Masculin Féminin (1966): "The children of Marx and Coca-Cola" is more than a cute pullquote, it's an unusually clear and handy summation of what Jean-Luc Godard is doing with this playfully knockabout concoction. As the famed phrase suggests, this captures a loose group of young people torn between increasing politicization/dissatisfaction with the Way Things Are and the constant desire for consumption of the capitalistic and ephemeral. The film Godard makes from this is at turns melancholic, hilarious, dull and droll, helped along by a typically winning performance by Jean-Pierre Leaud and the lightest touch Godard ever had and would never have again after his radicalism overwhelmed him. Full of sharp setpieces that may not be meant to add up to anything other than a cultural overview; most fascinating are occasional interludes where characters are peppered with a battery of question by an offscreen interviewer. Here, Godard all but stands up and shouts Do They Know What They Stand For? I Don't Think That They Do. Watching this, you can see how the '68 riots happened, and you can also see why that idealistic fervor collapsed so quickly. Grade: B

Only Angels Have Wings (1939): Mostly terrific Hawksian men-being-men drama about mail pilots in South America and the deadly lives they lead. The flight scenes are expertly rendered, crisp and tense (it was a great idea for Hawks to lead us off with a fatal crash, so that we understand that he just might kill any of these sympathetic characters at any time), but I do think the film loses something whenever it switches gears and goes for the push-pull romantic tension between Cary Grant and Jean Arthur. Arthur's character strikes me as too inconsistent, and the chemistry between the two never quite sparks. I kinda wish that Arthur and Rita Hayworth had switched roles, as Hayworth kills in her small handful of scenes. Still, this is at bottom adventure drama at its most solid. Grade: B+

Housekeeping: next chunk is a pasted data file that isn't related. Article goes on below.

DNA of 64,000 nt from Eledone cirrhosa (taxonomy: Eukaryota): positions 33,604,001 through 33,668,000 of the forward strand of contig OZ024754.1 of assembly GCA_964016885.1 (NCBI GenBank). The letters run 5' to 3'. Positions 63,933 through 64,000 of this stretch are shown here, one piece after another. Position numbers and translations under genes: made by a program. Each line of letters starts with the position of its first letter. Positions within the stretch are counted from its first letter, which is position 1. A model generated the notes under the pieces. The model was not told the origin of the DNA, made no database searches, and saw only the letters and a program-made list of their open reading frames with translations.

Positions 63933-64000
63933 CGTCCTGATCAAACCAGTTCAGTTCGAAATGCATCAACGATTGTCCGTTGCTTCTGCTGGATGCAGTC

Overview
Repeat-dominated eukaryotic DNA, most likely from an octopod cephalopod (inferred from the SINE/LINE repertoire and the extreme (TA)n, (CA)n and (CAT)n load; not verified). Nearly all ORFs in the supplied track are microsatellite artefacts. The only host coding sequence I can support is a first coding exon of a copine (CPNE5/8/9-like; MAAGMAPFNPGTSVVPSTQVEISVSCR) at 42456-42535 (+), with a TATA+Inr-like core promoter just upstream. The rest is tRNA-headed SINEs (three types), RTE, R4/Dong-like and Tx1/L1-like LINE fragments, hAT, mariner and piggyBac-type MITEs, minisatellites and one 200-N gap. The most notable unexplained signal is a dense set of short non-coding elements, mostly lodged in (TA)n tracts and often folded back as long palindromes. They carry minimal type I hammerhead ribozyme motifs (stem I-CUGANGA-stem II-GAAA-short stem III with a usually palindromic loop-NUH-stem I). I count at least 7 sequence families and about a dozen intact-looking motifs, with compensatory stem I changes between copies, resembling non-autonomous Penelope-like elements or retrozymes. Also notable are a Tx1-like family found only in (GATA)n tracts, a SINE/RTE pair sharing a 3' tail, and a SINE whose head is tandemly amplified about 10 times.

Return of the Tiger (1979): I wonder where Bruce Li's reputation would be if a cynical producer hadn't rechristened him with that name after the death of Bruce Lee. Because, at least on the evidence of this film, Li doesn't deserve to be lumped in with Bruce Le or Bruce Liang. He has an athletic grace in his movements that is far removed from the clumsy thuggery of Li or the abruptly effective savagery of Sonny Chiba, but more importantly he also has a measure of charm that sets him apart from the other Bruce clones. My perception may also be clouded by the fact that, unlike most Lee cash-ins (i.e. The Dragon Lives Again), this is tantalizingly close to being a good movie. The fight scenes are sharp and well-choreographed, the villains are properly hissable and there's a sense that the filmmakers were, for once, in on the joke. (There's no other excuse for the scene where Li avoids taking on a huge henchman until he can oil himself up.) The problem is, then, is in the story -- it's both overly complex and completely unimportant, with a series of double-and-triple crosses that nobody seems terribly concerned about sorting out. Coulda been a minor classic, but I'll stay satisfied with a ferocious entertainment. Needed more Angela Mao, but the glorious heap of Paul L. Smith in Hulk-smash mode at the end compensates. Grade: B-

Rio Bravo (1959): It's iconic! One could criticize Howard Hawks's now-legendary Western for trading explicitly in well-worn Western tropes right down to its casting, but that would be missing the point. From the beginning, where we're introduced to most of the main characters without a word of dialogue, Hawks uses audience familiarity as an entry point to his project. We know these characters and situations. We know them inside and out, and Hawks does too. He's not interested in telling just another story here but a story within those stories. That's why the siege-narrative structure is necessary -- a whole heap of downtime is the aim, so that we can see what these guys do and how they react in relation to one another when they're not beholden to the average B-plot. Though it has some wonderfully choreographed gunplay (not just the opening and closing scenes but a marvelous bit where Dean Martin has to suss out a shooter in a bar) Rio Bravo is more or less the opposite of what we expect -- the Western as inaction movie. Terrific, at any rate, and helpful for me in that I now understand what the big screaming deal about John Wayne is. Grade: A-